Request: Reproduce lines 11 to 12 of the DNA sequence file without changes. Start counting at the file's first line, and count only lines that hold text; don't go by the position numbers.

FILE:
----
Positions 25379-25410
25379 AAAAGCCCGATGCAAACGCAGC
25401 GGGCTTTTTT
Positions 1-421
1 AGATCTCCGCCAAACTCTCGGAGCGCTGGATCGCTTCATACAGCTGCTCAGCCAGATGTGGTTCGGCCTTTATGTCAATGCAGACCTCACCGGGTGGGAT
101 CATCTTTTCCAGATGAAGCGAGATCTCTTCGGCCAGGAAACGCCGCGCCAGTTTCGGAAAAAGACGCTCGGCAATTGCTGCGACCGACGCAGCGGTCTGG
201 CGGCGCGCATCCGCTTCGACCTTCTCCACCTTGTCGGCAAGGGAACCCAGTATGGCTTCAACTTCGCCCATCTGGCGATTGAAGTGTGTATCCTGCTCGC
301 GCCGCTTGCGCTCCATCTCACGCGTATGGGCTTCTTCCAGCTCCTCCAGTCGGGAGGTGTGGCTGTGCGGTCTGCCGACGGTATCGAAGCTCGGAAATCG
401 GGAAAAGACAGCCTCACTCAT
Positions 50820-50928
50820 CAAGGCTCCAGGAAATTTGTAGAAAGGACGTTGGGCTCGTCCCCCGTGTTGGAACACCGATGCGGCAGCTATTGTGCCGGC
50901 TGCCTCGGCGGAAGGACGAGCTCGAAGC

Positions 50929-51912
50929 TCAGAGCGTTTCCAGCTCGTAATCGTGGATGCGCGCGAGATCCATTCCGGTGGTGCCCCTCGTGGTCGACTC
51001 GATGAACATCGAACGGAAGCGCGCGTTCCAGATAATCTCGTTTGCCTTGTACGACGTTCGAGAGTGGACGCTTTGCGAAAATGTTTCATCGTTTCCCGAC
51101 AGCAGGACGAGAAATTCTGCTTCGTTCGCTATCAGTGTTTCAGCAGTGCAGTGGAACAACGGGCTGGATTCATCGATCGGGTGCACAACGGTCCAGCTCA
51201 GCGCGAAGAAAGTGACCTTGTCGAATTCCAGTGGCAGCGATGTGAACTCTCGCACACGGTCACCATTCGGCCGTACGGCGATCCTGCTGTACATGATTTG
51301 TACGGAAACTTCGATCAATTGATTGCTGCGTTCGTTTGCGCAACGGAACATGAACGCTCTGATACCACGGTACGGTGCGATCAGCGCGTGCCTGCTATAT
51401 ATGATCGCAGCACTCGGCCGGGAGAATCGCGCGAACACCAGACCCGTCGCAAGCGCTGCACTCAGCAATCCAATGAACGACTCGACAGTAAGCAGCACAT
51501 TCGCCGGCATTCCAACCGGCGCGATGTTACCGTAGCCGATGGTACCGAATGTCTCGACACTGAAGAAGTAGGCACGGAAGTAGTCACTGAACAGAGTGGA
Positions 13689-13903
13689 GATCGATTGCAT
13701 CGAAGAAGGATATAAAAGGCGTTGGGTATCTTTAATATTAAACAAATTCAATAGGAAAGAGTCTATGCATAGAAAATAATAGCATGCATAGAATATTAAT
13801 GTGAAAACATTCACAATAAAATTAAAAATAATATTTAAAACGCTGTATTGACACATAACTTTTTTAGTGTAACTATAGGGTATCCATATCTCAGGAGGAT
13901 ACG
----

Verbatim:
50820 CAAGGCTCCAGGAAATTTGTAGAAAGGACGTTGGGCTCGTCCCCCGTGTTGGAACACCGATGCGGCAGCTATTGTGCCGGC
50901 TGCCTCGGCGGAAGGACGAGCTCGAAGC